Deborah Hambly started making homemade face masks well before the Covid 19 coronavirus outbreak erupted.
There's now been a surge of interest in what she's been doing as well as an upscaling of her operation from general fabric face masks to industrial strength ones.
Last year Deborah, from Otaihanga on the Kāpiti Coast, was sponsored by a city in Japan to represent New Zealand in swimming.
While walking around the streets she noticed, and was impressed by, a number of Japanese wearing face masks.
"I'm not sure if people were sick or not but there was a large percentage of people wearing masks on a regular basis out in public.
"I thought 'I wish this wasn't such a stigma in New Zealand to put one on if you had a cough, cold or sniffle.'"
When she got home she got out her sewing machine, rummaged through a large stock of fabric, found a design, and started making face masks out of cotton.
She had been supplying friends and family but interest had grown a lot since lockdown.
Deborah, a beekeeping teacher, has now created a heavy-duty face mask especially for essential workers and locals.
"I had some beekeeping fabric, almost as thick as jeans, and it provides coverage from above the nose down to the shoulders at the front.
"On the inside of that fabric is a cotton pocket where you can add a kitchen paper towel that takes your mask efficiency up to 95 percent.
"When the towel gets moist, which reduces the efficiency of any mask, you take it out and put a new one in.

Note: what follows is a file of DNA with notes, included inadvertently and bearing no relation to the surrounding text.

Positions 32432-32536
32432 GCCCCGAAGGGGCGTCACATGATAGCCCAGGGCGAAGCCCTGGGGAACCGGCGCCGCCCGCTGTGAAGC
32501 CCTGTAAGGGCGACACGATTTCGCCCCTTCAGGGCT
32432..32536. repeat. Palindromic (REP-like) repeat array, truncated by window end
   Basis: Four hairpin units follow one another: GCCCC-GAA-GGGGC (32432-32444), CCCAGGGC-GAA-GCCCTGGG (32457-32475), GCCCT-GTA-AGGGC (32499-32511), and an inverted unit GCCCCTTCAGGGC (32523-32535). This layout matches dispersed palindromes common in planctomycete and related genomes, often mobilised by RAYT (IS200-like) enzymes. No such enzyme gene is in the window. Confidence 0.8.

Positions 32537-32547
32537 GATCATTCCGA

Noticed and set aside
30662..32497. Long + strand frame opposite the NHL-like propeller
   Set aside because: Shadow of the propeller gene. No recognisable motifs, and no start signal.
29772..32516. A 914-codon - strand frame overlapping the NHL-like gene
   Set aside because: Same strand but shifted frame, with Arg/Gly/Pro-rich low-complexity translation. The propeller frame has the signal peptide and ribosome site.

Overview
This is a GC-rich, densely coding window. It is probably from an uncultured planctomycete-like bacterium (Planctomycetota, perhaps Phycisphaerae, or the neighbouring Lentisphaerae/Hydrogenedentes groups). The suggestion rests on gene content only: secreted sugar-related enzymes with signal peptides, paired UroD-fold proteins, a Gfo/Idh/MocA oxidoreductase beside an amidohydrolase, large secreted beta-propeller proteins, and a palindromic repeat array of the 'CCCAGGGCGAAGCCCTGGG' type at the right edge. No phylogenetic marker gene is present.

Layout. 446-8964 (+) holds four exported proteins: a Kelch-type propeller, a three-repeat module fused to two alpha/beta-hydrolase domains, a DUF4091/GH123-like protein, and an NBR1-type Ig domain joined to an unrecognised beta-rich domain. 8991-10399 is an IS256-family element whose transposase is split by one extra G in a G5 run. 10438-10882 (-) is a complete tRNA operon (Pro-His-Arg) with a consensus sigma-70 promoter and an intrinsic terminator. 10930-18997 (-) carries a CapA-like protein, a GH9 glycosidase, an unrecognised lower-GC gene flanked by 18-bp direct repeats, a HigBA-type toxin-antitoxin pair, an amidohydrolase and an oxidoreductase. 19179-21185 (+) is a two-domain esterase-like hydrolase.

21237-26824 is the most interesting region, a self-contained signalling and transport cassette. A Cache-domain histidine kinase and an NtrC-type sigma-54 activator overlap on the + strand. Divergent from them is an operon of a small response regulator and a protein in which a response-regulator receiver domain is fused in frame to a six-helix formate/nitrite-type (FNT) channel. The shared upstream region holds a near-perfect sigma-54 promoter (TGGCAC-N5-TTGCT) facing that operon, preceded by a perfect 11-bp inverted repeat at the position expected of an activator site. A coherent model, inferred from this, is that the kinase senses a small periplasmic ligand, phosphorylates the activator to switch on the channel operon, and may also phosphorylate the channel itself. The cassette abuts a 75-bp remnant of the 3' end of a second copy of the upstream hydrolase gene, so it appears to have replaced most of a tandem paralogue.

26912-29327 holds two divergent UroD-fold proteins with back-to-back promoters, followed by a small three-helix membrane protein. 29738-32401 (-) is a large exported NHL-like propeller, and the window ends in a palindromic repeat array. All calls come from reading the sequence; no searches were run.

"It enables you to use the mask throughout the day without having to change it every time you come into contact with another person."
Deborah said the two types of mask, which are washable and reusable, are commonly known as duck masks.
"They're over the nose and the cheeks rather than the surgical type with the pleats, which has got significant gaps on all four sides."
She had been given the green light to sell her face masks during lockdown by the Ministry of Business, Innovation and Employment.
Deborah is doing e-bike deliveries as part of her exercise regime and to keep a "minimal footprint on the system as possible."
She didn't want to use a courier service for local deliveries "if I can avoid it."
If there was an essential services person from out of the area interested in one of the masks she would consider couriering it.
Lockdown was proving a very busy time for her.
"I'm probably doing 16 hour days between my mask making, beekeeping and keeping my 11 year old daughter occupied."
Her face masks are being sold via her business Facebook page Buzz Bee Boutique.